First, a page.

Highlighted here in the past, Richard Rodgers put up his best day in the NFL last week. He caught all eight of his targets for a career high 146 yards, including a 61 yard touchdown as time expired to win the game for the Packers. Rodgers has multiple receptions in every game this year and has clearly become a reliable underneath option for Aaron Rodgers.
Oakland at Denver
NTR – 161 and 86
Denver has transformed their offense since Brock Osweiler has taken over behind center. That is most evident when looking at their run offense, which has increased their output from 86 yards per game up to 161, which would lead the NFL. Even with injuries at the position, I suspect they continue to play conservatively.
He lost running mate Aldon Smith to stupidity, but Khalil Mack has managed to up his game in year two. Already with nine sacks (he had four last year), Mack is becoming more effective in pressuring quarterbacks while still maintaining a similar tackle rate. He is a foundational piece for this defense and makes everyone around him better.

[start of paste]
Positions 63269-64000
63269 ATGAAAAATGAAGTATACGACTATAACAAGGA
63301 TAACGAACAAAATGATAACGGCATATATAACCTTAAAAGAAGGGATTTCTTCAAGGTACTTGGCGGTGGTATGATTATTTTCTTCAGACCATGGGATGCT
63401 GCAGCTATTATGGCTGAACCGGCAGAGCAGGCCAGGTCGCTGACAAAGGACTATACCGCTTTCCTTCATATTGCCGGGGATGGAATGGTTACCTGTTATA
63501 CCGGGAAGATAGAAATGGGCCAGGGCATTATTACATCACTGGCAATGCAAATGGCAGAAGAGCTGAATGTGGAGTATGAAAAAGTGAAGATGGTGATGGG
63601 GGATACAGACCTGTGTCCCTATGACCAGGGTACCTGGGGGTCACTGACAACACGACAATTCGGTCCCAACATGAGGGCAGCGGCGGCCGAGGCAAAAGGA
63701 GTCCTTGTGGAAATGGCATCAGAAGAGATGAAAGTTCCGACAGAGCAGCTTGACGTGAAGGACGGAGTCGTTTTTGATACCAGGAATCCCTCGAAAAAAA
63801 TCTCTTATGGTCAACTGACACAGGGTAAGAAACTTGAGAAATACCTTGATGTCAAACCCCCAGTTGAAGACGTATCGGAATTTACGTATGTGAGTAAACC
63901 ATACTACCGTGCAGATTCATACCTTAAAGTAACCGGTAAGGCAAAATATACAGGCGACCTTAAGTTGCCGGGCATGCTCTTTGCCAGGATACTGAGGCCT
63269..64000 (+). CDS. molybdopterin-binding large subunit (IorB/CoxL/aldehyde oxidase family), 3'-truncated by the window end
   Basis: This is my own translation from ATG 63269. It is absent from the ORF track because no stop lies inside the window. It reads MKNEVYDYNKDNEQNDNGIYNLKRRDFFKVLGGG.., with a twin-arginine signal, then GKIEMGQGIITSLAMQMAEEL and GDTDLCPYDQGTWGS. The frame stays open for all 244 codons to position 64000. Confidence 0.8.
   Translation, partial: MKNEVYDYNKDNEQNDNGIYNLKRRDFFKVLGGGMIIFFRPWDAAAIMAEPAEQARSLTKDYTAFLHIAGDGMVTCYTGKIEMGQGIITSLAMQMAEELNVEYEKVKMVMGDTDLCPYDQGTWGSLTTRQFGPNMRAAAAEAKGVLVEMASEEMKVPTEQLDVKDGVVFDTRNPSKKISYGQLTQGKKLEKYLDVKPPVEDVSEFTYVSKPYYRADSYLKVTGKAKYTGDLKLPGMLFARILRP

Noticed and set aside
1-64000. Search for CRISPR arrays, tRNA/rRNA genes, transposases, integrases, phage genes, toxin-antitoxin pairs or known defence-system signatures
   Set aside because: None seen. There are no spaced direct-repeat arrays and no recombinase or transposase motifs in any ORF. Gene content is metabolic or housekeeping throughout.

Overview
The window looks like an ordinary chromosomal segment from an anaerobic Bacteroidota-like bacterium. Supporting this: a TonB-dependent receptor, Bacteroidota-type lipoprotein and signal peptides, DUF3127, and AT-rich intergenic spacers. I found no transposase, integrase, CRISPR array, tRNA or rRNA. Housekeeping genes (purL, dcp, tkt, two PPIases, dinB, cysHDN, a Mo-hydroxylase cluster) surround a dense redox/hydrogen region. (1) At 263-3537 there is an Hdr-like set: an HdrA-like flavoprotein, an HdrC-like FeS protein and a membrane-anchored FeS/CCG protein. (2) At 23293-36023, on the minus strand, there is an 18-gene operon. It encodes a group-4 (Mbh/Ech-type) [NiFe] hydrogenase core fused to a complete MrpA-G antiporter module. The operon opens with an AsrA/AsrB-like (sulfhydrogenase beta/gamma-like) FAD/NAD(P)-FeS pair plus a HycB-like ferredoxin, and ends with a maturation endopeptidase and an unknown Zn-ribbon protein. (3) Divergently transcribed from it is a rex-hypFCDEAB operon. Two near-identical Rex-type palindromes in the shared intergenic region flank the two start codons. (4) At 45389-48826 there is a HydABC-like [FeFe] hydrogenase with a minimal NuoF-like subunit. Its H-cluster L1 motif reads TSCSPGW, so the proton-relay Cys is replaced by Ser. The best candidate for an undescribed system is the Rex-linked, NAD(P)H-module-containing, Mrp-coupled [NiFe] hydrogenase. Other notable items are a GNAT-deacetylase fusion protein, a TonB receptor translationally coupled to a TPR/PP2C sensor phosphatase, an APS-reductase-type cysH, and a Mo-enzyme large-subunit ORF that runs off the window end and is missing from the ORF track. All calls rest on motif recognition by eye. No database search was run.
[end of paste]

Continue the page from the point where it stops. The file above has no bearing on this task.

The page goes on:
With Ronnie Hillman and C.J. Anderson hobbled, Juwan Thompson could see some extended play in this game. Last week, he was largely ineffective against a soft Chargers run defense (eight for 27 yards), but this is a guy who averaged over five yards per carry in his rookie year. Monitor the game time decisions, Thompson could be a nice play.
Sunday Night Game
New England at Houston
NTR – 5.2
One way to stop the Patriots is to keep them off the field. Houston is very good at stopping drives, averaging a league low 5.2 plays per possession on defense. Given the Patriots’ issues with offensive injuries, they are already going to be at a disadvantage sustaining their drives.